Latin America's Longest Conflict Steps Toward Its End

Colombia's FARC guerrillas lay down nearly all arms, declare end to insurgency
By Newser Editors and Wire Services
Posted Jun 28, 2017 7:32 AM CDT
Latin America's Longest Conflict Steps Toward Its End
Jean Arnault, UN representative for the Colombian peace process, center, talks to Colombia President Juan Manuel Santos, left, and Rodrigo Londono, also known as Timochenko, the top FARC commander, in Buenavista, Colombia, on Tuesday.   (Fernando Vergara)

Colombia reached a major milestone on its road to peace Tuesday as leftist rebels gave up some of their last weapons and declared an end to their half-century insurgency. The historic step was taken as President Juan Manuel Santos traveled to a demobilization camp in Colombia's eastern jungles to join guerrilla leaders as they begin their transition to civilian life, the AP reports. In a short ceremony, UN observers padlocked the last containers storing some of the 7,132 weapons that members of the Revolutionary Armed Forces of Colombia have turned in over the past few weeks at 26 camps across the country. "By depositing the weapons ... the Colombians and the entire world know that our peace is real and irreversible," Santos, winner of last year's Nobel Peace Prize, told ex-rebel fighters dressed in white shirts with a Spanish hashtag reading: "Our only [weapons] are words."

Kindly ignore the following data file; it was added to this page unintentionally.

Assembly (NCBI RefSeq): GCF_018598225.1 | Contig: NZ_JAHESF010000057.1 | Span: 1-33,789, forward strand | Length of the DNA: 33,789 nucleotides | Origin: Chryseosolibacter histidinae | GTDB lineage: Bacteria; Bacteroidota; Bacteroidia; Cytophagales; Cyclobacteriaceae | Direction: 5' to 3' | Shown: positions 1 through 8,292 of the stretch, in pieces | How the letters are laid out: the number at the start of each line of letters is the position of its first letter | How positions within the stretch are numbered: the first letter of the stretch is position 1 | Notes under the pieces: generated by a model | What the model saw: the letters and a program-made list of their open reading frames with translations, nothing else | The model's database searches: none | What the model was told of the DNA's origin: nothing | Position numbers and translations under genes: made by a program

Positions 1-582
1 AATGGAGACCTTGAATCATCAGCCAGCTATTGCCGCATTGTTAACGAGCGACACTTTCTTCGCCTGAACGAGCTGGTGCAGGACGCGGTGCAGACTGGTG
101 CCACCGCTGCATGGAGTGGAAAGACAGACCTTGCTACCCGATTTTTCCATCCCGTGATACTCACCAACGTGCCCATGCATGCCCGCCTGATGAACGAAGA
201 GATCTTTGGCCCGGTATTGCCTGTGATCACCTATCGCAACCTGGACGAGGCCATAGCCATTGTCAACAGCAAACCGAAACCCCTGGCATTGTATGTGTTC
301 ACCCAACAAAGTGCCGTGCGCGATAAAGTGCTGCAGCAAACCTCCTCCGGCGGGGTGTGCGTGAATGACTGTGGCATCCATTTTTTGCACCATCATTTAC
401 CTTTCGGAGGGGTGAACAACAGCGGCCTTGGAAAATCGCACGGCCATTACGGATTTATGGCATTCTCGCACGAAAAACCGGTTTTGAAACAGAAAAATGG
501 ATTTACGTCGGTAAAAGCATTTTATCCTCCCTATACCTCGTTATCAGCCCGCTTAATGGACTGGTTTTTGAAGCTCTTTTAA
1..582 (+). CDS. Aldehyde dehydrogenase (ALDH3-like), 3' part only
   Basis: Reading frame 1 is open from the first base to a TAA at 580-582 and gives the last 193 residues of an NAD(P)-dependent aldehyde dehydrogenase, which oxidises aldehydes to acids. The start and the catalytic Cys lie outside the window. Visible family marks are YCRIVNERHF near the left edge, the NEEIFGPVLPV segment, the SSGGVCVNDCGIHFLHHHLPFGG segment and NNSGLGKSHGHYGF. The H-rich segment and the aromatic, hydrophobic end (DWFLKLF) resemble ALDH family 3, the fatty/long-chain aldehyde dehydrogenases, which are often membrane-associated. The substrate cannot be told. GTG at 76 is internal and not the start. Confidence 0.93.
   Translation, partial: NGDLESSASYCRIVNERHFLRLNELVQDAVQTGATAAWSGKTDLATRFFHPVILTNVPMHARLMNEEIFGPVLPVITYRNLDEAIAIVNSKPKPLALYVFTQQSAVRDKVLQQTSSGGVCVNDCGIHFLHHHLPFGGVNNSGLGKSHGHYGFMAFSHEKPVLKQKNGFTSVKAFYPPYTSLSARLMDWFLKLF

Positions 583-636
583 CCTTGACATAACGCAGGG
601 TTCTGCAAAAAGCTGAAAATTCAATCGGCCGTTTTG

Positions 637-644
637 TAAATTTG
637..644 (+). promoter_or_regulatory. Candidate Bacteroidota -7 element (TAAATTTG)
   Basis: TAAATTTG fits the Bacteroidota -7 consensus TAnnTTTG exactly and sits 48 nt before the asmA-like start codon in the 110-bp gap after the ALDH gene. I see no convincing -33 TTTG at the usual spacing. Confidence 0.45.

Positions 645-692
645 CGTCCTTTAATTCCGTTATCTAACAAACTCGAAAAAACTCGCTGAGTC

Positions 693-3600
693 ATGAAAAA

Though hundreds of FARC caches filled with larger weapons and explosives are still being cleared out, the UN has certified that all individual firearms and weapons, except for a small number needed to safeguard the soon-to-disband camps, have been collected. The day put Colombia one step closer to turning a page on Latin America's longest-running conflict, which caused at least 250,000 deaths, left 60,000 people missing, and displaced more than 7 million. After years of negotiations, the rebels reached an agreement with the government last year to give up their weapons and transition into a political party, though implementing the deal has been slow. A Rutgers expert says doubt by conservative opponents over the exact number of weapons turned in ultimately doesn't matter. "What's more important is we are witnessing ... the willingness of the FARC to really demobilize and reintegrate," he notes. (More Colombia stories.)

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